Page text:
• Wolverine is not the only Marvel hero who kills, but he is the only one who kills regularly without consequence. Marvel know that a major reason why people buy Wolverine's comics is to watch him carve up people like a Thanksgiving turkey, but they also know that they can't show him wanting to kill or enjoying it because that would make him a psychopath. Therefore, they need to either justify his actions as self-defence or claim that he had no choice but to kill and show him angsting about how he hates killing and wishes that he could avoid it. The problem with that is that Wolverine's functional immortality gives him such an advantage over an average person that he is almost never in danger, that, plus his centuries of combat experience and when you consider how hard a man with metal bones in his fists can hit, means Logan could easily overpower most people he fights non-lethally. The simple fact is, while lethal force may be necessary or even arguably justified against the likes of Sabretooth or Omega Red, most of the time Wolverine doesn’t need to kill, he chooses to, and he could easily avoid most of the deaths he causes by simply not using his claws. Similarly, Wolverine's angst and supposed ambivalence about killing can come off as pretty disingenuous when in the very next story he'll be right back to "snikt, bub!". This, plus the fact he has on multiple occasions killed people explicitly for vengeance, means a lot of the time Wolverine can look like somebody who kills people as and when he pleases while paying lip service to the idea that it should be a last resort, relying on his immense social capital to get the benefit of the doubt and avoid consequences.
    Storm: You possess speed, strength. Your unbreakable adamantium skeleton makes you nearly invulnerable. You should not need your claws except in the most extreme of situations. Against the deadliest and most powerful of foes.
    • This is especially egregious since there are many Marvel heroes, even many X-Men, with far more inherently lethal or dangerous powers than Wolverine who manage to exercise the restraint necessary to not kill people, a standard Logan himself isn't held to in- or out of universe; and Marvel have proven with X-23's run with the mantle that it is entirely possible to write a Wolverine who refuses to kill.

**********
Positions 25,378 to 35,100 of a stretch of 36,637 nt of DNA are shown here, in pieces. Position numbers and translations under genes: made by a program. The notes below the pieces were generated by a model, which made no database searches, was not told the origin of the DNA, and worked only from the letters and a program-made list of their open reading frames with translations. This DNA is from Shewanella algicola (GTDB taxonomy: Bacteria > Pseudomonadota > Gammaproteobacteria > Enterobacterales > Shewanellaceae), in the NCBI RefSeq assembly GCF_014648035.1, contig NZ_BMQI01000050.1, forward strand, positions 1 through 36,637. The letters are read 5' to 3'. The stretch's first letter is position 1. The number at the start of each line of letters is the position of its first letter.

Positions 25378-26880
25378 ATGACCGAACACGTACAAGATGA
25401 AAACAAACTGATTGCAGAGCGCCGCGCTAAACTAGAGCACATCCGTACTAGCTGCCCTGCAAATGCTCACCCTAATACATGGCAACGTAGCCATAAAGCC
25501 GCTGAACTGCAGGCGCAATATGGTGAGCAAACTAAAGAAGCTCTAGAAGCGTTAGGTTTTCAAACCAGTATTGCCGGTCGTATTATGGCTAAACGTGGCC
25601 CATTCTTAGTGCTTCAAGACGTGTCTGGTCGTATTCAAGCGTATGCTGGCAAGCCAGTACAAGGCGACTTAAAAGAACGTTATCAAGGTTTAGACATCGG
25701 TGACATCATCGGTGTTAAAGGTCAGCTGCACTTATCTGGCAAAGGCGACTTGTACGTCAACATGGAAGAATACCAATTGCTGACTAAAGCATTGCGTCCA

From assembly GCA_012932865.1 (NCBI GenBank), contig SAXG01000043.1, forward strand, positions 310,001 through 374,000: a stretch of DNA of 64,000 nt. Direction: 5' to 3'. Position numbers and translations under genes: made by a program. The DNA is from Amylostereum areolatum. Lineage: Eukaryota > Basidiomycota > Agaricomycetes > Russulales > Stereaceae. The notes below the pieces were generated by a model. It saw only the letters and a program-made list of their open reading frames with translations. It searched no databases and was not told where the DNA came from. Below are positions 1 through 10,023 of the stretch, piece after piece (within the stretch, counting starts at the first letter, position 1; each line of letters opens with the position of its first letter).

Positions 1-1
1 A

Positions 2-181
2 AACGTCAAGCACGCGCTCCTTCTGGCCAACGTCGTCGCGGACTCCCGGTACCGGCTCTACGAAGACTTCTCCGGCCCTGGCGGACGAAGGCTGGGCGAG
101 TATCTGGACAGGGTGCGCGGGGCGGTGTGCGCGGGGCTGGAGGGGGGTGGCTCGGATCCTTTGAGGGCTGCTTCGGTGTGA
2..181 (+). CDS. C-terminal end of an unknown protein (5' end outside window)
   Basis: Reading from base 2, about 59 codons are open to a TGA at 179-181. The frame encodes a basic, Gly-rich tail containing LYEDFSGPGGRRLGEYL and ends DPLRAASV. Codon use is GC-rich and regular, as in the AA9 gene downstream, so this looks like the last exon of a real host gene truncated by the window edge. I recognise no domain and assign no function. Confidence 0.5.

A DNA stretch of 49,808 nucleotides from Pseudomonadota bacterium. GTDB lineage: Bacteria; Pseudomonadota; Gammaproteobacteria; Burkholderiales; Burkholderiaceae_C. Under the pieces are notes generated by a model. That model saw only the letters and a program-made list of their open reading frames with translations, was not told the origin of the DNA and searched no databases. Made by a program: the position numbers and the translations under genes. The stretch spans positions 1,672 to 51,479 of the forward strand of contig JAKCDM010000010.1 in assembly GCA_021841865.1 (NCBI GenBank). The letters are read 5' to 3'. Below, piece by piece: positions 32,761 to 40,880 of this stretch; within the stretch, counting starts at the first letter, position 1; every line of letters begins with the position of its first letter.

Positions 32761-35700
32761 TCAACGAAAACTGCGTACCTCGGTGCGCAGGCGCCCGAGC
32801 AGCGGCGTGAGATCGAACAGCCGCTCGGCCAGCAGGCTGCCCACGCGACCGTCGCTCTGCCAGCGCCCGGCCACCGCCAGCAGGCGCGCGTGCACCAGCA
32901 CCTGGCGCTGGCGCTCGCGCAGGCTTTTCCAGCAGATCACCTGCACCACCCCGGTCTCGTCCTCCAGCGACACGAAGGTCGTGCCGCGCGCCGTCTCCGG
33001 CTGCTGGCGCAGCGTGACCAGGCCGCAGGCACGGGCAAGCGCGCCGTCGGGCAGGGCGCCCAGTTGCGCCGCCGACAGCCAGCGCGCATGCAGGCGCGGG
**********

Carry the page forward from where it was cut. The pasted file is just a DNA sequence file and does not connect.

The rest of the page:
• WTH, Casting Agency?: Milo Ventimiglia was horribly miscast as Logan in the 2011 Wolverine anime, with a voice that sounded far too young and came off as a teenager trying to sound cool, add to that that it was Ventimiglia's first voice acting performance and he's acting alongside well known and experienced voice actors such as Vic Mignogna, JB Blanc and Kate Higgins, which made his rather stiff portrayal stick out like a sore thumb. Worsening it even more was that Steve Blum, experienced voice actor and considered by many to be the definitive animated Wolverine voice was part of the cast but voiced Wolverine's Canon Foreigner Rival Kikyo instead of Logan himself. Thankfully, after seeing the less than stellar reviews of Ventimiglia's performance, Blum was given back the role of Wolverine for the following X-Men anime series. Granted, that series appeared to be a separate continuity from the previous shows, as the Logan seen before reappears in Blade voiced by Ventimiglia once more.
  • The Woobie: It's clearly been established that the man's been traumatized beyond belief. Feeling sympathy for him is a common and understandable reaction.
  • Woolseyism: In Latin America and Spain, he's had many names, including, but not limited to Lobezno note , Leonardo, Guepardo, Glotón, Emilio Garra, and probably the narmiest of them all, La Aguja Dinámica note .